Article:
It's beginning to feel like spring here in the Pacific Northwest. It's the first time in my life that I'm not experiencing a Northeast spring, and I can say it's a little different here. There are daffodils and crocuses and blossoming fruit trees in people's yards already! I just know that my peeps in New York are still waiting for the temperature to climb and the last of the snow to melt. To them, spring is still a ways away. So I guess I'm still feeling winter with all of you Northeasterners, and I'm still into the root vegetables. For now, at least.
This salad was put together on a whim after I picked up some pretty little beets at the farmers market on Sunday. Their vibrant colors reeled me in and I just couldn't resist. I roasted them along with some parsnips, carrots, and onions and tossed the whole mix with quinoa, walnuts, and greens. I wisked up a honey dijon vinaigrette and voila! A grounding, hearty salad to welcome the chilly misty air of early spring. I can imagine this salad being super delicious with some crumbled goat cheese over top, as well. Just a thought.
Root vegetables are incredibly delicious when they're slowly roasted, as the sugars within them caramelize and concentrate. I like roasting a bunch of root vegetables in the beginning of the week and then add them to salads throughout the week. They're a great way to bulk up any meal. And what's even better is that they're packed with nutrition at a very affordable price!
Roasted Root Vegetable and Quinoa Salad

For the Salad:
7 small beets, peeled and cut into cubes
2 large carrots, peeled and cut into cubes
2 large parsnips, peeled and cut into cubes
1 large onion, peeled and thinly sliced
3 cloves garlic, minced
olive oil for roasting
sea salt
1 cup walnuts, lightly toasted in a dry skillet
2 cups cooked quinoa (1 cup dry quinoa yields 2 cups cooked)
1 cup cooked chickpeas
1 large handful cilantro or parsley, roughly chopped
3 handfuls of mixed salad greens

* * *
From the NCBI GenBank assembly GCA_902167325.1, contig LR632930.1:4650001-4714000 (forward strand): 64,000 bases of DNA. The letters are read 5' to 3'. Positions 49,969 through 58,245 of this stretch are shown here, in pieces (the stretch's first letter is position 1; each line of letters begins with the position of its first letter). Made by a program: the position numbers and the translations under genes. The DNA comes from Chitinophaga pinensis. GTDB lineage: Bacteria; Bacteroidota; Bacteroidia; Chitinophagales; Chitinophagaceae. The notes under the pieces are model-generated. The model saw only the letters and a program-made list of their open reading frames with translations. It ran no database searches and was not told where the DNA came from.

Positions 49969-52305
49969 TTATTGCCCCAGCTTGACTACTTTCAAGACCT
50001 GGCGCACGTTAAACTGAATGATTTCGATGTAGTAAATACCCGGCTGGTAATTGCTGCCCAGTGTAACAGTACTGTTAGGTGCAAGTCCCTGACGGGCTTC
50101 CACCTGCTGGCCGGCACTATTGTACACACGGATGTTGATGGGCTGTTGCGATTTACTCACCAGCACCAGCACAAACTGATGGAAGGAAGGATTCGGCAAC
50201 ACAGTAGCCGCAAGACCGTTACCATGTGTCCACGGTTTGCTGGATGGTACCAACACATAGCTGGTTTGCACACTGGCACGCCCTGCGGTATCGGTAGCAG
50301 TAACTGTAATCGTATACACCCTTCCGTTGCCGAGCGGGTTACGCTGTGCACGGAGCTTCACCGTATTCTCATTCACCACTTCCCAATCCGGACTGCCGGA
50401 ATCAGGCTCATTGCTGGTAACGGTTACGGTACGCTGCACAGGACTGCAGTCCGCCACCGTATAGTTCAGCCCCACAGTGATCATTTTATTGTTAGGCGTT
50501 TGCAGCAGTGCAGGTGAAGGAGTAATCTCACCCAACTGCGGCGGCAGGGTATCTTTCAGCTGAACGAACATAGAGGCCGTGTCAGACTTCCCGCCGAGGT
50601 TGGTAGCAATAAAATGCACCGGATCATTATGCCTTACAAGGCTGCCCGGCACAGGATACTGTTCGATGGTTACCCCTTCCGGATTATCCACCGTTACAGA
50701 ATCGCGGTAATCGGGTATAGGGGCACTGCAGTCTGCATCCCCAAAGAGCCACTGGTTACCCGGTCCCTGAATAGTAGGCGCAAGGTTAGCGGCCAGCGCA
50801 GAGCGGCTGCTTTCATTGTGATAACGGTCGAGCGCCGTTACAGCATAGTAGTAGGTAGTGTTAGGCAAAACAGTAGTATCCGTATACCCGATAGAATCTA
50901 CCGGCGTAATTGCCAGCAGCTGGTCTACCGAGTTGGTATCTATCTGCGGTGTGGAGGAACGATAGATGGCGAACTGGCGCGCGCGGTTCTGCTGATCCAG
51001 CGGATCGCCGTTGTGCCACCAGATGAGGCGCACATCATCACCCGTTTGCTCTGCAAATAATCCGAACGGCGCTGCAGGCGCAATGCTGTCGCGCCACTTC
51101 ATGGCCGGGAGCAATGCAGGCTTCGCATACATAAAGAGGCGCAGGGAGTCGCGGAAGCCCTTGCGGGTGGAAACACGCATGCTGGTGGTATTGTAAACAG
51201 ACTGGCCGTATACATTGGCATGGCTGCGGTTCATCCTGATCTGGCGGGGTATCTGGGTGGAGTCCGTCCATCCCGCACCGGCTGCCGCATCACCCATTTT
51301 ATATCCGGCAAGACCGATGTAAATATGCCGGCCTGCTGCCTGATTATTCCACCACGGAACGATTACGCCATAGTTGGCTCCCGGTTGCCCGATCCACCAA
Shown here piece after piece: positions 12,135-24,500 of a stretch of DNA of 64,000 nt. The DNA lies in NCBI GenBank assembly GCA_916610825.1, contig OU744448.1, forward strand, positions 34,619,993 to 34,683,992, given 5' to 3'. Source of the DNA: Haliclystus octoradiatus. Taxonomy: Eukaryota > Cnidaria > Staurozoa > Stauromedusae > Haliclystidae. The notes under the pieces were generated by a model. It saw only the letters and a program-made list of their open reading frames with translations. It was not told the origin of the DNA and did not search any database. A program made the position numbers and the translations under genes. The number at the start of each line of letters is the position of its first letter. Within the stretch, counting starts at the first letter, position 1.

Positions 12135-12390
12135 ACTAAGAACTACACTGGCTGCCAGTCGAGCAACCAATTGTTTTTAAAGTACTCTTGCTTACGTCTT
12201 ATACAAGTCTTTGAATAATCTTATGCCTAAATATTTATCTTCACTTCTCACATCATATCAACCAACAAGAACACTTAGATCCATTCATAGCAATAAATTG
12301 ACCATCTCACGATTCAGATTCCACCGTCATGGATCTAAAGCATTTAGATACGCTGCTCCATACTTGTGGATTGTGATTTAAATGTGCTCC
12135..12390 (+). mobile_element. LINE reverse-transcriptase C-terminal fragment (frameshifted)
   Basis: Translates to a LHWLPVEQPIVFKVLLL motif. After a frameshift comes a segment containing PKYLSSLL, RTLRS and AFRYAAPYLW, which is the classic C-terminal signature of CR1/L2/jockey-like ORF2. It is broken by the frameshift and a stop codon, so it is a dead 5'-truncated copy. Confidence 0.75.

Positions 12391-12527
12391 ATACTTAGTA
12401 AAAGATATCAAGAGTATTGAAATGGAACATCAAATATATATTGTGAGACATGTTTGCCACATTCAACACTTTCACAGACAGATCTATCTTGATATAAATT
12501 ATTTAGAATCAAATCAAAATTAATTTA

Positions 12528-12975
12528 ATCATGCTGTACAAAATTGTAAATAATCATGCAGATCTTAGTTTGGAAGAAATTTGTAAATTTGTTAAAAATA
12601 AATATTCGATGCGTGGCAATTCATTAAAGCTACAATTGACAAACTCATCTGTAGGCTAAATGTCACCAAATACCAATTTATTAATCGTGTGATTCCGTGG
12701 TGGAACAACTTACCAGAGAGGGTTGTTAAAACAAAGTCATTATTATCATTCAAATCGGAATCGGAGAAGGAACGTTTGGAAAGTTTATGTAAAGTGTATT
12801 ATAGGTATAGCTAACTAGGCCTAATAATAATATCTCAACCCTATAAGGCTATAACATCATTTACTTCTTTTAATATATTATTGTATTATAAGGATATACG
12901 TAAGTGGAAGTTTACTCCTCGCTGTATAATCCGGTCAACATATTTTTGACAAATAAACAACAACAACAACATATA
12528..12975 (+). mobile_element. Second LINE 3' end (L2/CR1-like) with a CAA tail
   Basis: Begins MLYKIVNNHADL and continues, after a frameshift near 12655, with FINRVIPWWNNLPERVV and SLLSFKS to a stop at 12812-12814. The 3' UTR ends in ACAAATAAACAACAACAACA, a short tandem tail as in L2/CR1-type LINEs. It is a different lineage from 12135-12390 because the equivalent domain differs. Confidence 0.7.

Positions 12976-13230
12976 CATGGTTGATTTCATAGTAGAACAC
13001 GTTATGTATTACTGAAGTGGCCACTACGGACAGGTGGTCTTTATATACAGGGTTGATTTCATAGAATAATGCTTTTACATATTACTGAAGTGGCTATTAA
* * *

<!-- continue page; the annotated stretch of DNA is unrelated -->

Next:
1. Preheat oven to 350. Toss the carrots and parsnips with a few tablespoons of olive oil and a few pinches of salt. Spread them on half of a parchment-lined baking sheet. Toss the beets with olive oil and salt and put them on the other half of the lined baking sheet. (Keeping the beets separate from the carrots and parsnips helps to prevent all of your vegetables from turning red from the beets).

2. Combine the onion and garlic with some olive oil and salt and put them on a separate parchment-lined baking sheet. Put both pans in the oven and roast for about 45 minutes to an hour, or until the root vegetables are tender and the onions are soft. Remove from the oven and let cool slightly.

2.  In the meantime, combine the cooked quinoa, cooked chickpeas, salad greens, cilantro (or parsley), and walnuts in a large bowl. Add the roasted vegetables to the bowl and toss lightly just to combine. Serve on plates or bowls with lots of the delicious honey dijon dressing poured over top.

For the Dressing:
3 tablespoons dijon mustard
2-3 tablespoons white balsamic vinegar or lemon juice
2 tablespoons honey or pure maple syrup
4 tablespoons extra virgin olive oil
a few pinches of salt, to taste

1. While the vegetables are roasting, combine all of the dressing indredients in a bowl. Wisk until the dressing is emulsified. Alternativeley, add all the dressing ingredients to a small mason jar, screw the lid on tightly, and shake well. Taste the dressing and adjust to your liking (add more mustard, more honey, more olive oil, etc...) Pour the dressing over the finished salad and enjoy!